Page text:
The woman asked me to withhold her 22-year-old daughter's name "because she still needs to buy a car, and she might have even more trouble than she has had already if you publicize her." I readily agreed, because I'm not looking to make a bad situation worse. And the situation in which this young woman finds herself is a bad one, any way you slice it.

The villains of the story are 15 auto dealers in Fairfax City and Fairfax County.

Over the last few weeks, the daughter has dropped into their showrooms, by herself, to shop for her first new car. At each dealership, she approached a salesman and told him that she wanted to see models priced between $7,500 and $10,500. At each stop, the salesman immediately announced that he had nothing in that price range.

After several days of this little minuet, it finally dawned on the young woman that the salesmen didn't think she was a serious customer. But she is.

Her mother tells me that the young woman works as a secretary five days a week and moonlights as a waitress three nights a week. "Bob," said Mom, with a chuckle, "she makes more money than I do." Handling the payments on a $7,500-10,500 car would be well within the young woman's range.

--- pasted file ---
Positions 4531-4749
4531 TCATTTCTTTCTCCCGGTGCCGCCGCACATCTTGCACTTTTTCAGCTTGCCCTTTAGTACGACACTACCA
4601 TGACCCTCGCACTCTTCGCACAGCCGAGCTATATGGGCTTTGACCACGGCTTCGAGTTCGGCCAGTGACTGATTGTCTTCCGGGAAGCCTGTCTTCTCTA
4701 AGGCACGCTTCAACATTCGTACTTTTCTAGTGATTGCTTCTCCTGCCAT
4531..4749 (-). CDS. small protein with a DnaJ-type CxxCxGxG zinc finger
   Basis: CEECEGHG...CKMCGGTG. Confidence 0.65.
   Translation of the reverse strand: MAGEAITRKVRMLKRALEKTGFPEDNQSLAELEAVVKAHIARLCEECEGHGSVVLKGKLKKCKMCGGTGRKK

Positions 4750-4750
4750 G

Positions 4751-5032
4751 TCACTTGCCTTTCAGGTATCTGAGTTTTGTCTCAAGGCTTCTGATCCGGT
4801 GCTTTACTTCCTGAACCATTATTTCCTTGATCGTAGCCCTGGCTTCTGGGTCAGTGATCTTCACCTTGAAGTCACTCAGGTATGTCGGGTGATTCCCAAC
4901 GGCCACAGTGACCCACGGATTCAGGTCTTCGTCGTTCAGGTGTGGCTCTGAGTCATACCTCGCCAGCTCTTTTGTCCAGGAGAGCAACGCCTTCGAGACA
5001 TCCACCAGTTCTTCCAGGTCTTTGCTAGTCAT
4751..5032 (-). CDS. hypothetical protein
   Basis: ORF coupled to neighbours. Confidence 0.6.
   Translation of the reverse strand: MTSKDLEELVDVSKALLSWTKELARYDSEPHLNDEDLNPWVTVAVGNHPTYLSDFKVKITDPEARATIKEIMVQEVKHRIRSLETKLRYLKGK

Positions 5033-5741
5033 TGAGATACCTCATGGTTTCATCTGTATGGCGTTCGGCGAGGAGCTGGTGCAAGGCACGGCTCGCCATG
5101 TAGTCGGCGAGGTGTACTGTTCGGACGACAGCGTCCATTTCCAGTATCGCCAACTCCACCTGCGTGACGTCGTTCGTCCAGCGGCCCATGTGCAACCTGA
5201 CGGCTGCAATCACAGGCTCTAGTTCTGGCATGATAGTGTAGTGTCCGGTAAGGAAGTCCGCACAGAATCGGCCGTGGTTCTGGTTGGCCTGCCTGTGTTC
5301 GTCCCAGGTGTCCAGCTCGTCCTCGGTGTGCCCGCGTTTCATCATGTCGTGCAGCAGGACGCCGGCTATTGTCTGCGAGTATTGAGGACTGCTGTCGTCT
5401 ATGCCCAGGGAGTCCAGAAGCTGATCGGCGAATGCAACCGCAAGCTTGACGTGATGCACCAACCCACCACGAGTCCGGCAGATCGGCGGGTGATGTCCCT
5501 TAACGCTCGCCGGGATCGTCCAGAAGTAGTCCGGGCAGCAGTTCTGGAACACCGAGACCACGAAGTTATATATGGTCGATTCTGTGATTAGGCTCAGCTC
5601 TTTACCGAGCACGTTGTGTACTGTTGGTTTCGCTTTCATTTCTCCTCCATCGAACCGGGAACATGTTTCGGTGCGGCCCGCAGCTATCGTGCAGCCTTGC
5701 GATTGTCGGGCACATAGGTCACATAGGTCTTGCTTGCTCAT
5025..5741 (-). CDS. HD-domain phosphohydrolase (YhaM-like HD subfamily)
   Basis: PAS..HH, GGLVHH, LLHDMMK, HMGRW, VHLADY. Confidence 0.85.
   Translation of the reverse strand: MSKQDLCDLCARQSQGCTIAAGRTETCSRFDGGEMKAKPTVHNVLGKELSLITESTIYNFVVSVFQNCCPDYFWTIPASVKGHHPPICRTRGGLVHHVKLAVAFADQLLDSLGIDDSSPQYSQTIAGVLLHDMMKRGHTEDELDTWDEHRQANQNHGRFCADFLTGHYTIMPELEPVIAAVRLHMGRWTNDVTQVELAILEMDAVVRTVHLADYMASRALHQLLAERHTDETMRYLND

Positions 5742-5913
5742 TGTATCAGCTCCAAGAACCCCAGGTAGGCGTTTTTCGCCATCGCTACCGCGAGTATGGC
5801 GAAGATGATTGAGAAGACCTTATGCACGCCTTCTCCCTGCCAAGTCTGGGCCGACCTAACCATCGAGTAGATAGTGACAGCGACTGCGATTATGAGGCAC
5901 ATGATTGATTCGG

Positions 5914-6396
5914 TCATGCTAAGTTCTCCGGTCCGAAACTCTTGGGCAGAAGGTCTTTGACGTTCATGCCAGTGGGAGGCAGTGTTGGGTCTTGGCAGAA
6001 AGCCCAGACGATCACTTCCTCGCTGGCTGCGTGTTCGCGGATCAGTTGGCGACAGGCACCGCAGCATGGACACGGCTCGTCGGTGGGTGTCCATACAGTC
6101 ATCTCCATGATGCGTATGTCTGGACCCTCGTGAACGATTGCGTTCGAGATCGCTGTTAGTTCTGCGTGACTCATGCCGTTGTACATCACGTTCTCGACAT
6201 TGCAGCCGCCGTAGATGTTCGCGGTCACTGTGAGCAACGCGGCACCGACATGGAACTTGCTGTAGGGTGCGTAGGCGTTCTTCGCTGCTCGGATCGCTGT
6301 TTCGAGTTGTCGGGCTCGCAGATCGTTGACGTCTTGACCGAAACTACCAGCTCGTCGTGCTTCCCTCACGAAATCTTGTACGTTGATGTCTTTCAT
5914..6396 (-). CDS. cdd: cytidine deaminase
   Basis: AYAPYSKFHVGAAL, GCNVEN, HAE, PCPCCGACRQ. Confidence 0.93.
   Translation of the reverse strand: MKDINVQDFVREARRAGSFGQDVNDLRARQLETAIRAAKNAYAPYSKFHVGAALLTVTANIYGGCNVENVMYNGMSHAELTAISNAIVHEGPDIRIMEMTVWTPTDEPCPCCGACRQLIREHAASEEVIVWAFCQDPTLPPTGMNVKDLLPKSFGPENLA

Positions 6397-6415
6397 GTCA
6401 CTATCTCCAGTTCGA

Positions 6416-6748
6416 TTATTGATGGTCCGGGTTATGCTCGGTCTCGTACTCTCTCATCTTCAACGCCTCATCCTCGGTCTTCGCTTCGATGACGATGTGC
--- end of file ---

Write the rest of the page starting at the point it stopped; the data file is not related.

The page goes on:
I ran this tale past a couple of acquaintances in the auto business. They confirmed my suspicions.

"What's going on is that the salesmen figure she's a scout for a husband or a boyfriend," said one sales manager. "Now, you can bet your life that they have cars for between $7,500 and $10,500. What dealer doesn't? But they figure the man's the real buyer, not this woman. They figure the woman'll just waste their time if they show her a car. If she walked in there with a man beside her, she'd see action like she wouldn't believe."

What does a woman have to do to be taken seriously, salesfellas? Walk in with $10,000 in cash in her outstretched hand? Wear a sign around her neck that says, "I'M NOT MARRIED OR DATING ANYBODY AND I CAN AFFORD A CAR"?

And remember: these are the same dealerships that are discounting every car in the place because they claim to be having trouble finding customers.